The supply chain, along with the shipping and ports industries, is changing very quickly, driven by a heady synergy of digital innovation and a rapidly expanding global market.
This change has created challenges, particularly concerning supply chain visibility – the act of tracking an asset from source to destination via data which all stakeholders can access.
In turn, this has led to the creation of online-based logistics providers.
This is a trend which could streamline the supply chain and improve trade through container tracking, as well as smart and internet-of-things (IoT) technology.
Digital logistics offers supply chain executives the ability to break down operational silos.
It fuels growth through providing personalized, customer-focused processes that increases cycle times and lowers costs.
To fully understand the pressure the supply chain is under and the need for greater visibility, one must first realise how we got here – it is a journey which takes into globalization, technological innovation and a phenomenon that some have described as the ‘Amazon Effect’.
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Today, the supply chain involves a network of resources scattered around the world, with data crossing borders and flying between multinationals.
However, while this causes challenges, it also provides opportunities to streamline the supply chain, and at the same cut costs, boost profits and increase operational efficiencies.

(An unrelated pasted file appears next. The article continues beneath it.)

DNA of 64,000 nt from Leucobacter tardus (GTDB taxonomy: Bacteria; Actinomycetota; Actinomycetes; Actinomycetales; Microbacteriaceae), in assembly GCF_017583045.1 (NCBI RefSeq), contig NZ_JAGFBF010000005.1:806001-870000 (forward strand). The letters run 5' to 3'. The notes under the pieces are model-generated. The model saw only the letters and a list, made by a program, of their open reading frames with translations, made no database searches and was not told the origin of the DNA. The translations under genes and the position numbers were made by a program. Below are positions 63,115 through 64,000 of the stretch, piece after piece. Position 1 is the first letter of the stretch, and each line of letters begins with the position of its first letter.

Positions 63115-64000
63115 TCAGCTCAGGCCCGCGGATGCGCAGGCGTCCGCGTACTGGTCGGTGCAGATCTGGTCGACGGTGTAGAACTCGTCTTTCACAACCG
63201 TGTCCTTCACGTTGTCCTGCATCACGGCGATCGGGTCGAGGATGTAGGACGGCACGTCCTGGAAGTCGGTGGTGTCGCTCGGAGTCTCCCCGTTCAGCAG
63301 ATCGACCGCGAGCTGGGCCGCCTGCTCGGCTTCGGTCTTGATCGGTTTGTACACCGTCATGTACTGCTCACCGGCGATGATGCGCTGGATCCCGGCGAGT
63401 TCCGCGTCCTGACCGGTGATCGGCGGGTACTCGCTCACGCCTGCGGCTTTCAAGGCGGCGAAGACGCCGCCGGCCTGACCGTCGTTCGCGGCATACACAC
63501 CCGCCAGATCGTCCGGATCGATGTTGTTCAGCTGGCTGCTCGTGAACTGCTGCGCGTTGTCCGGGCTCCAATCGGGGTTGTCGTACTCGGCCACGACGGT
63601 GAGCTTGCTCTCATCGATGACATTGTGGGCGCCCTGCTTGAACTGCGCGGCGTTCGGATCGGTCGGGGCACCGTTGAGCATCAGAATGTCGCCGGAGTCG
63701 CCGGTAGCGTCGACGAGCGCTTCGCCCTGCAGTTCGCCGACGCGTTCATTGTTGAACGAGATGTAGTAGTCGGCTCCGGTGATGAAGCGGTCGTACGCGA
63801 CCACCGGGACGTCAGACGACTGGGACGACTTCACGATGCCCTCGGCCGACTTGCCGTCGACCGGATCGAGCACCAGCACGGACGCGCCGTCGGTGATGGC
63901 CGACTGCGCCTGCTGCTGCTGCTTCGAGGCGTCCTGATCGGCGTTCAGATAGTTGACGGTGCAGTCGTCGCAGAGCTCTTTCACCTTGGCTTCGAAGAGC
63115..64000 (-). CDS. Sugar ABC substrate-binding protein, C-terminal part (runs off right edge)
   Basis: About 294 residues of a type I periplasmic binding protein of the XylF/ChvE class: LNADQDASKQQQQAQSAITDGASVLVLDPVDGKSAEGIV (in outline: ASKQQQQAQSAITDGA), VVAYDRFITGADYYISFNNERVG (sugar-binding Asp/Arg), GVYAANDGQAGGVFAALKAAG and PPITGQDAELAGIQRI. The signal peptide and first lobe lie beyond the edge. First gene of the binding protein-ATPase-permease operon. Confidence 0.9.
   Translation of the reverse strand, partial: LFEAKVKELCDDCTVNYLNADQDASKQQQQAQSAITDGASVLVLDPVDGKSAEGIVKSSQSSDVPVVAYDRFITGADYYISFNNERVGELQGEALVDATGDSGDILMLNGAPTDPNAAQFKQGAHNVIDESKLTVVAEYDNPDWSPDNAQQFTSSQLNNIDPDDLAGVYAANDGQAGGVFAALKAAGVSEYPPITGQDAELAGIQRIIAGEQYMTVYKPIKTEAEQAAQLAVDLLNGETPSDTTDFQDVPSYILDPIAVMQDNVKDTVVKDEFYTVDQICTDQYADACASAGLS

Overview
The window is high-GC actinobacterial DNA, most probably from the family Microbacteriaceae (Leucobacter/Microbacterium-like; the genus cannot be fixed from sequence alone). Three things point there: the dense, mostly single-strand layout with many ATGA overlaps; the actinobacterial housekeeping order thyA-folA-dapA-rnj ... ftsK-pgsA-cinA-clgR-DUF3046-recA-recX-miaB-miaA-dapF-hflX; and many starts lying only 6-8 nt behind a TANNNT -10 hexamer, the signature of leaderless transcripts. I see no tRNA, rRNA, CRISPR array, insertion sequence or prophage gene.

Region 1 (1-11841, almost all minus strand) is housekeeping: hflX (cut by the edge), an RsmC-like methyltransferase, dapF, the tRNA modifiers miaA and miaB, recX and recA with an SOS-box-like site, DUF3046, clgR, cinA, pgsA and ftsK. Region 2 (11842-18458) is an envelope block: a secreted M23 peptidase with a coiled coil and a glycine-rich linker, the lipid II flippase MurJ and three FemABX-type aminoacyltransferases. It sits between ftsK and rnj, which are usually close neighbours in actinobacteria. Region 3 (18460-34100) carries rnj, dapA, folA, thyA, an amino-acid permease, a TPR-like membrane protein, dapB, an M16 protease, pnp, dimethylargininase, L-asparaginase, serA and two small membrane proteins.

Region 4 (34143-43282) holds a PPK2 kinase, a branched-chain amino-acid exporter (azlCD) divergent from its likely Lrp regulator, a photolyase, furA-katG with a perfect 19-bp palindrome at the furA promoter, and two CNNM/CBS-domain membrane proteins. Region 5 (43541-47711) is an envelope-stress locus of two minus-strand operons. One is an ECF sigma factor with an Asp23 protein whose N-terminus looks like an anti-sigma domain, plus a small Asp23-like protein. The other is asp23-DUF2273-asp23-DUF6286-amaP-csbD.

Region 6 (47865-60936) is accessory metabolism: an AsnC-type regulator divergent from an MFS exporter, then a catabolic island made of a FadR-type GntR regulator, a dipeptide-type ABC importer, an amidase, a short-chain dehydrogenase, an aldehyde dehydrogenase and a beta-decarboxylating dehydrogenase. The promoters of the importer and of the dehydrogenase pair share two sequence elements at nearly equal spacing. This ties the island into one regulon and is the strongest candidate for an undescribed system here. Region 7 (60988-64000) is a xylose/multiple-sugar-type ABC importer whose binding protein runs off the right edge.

To do that, supply chain resources need to be linked and their needs to be visible to all stakeholders.
By achieving supply chain visibility, all the stakeholders operate as a hub and do so by collaborating and sharing the necessary data that drives global trade.
According to the GEODIS 2017 Supply Chain Worldwide Survey, as few as 6% of businesses claim to have achieved supply chain visibility.
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In response to these challenges, visibility and collaboration has become the fastest growing supply chain sphere and the one with the greatest number of technological innovations.
The e-commerce boom, fuelled by the massive spike in worldwide trade caused by globalization and mobile technology, has increased customer expectations, opened new markets and challenged the traditional ways of doing business.
As a result, the 3PL market grew as the global economy sought to manage the ever-increasing flow of goods between continents.
More recently, 3PLs have been challenged by new, disruptive business models in the shape of online-based and digital logistics solutions.
Platforms such as Uber Freight and Cargomatic provide cost-efficient, real-time, on-demand container visibility.
Similarly, as has been highlighted in a previous PTI Insight ‘How Smart Start-Ups Are Changing Maritime’ start-ups are challenging previous business models by utilizing internet-of-things (IoT) technology.
Worldwide connectivity and mobile technology has not only increased the amount of customers but also accelerated their expectations, which has led to increased pressure on ports and shippers.
This new force was recently enigmatically described as the ‘Amazon Effect’ in a Port Technology paper by Dr Noel Hacegaba of the Port of Long Beach.
Broken Links in the Chain
At present, the global connected logistics market appears cluttered and almost fragmented, due in no small part to the amount of players in the sector.
A study in November 2018 from Transparency Market Research said it will grow at an annual rate of 17.5% for the next six years and reach an approximate valuation of US$55.7 billion by 2025.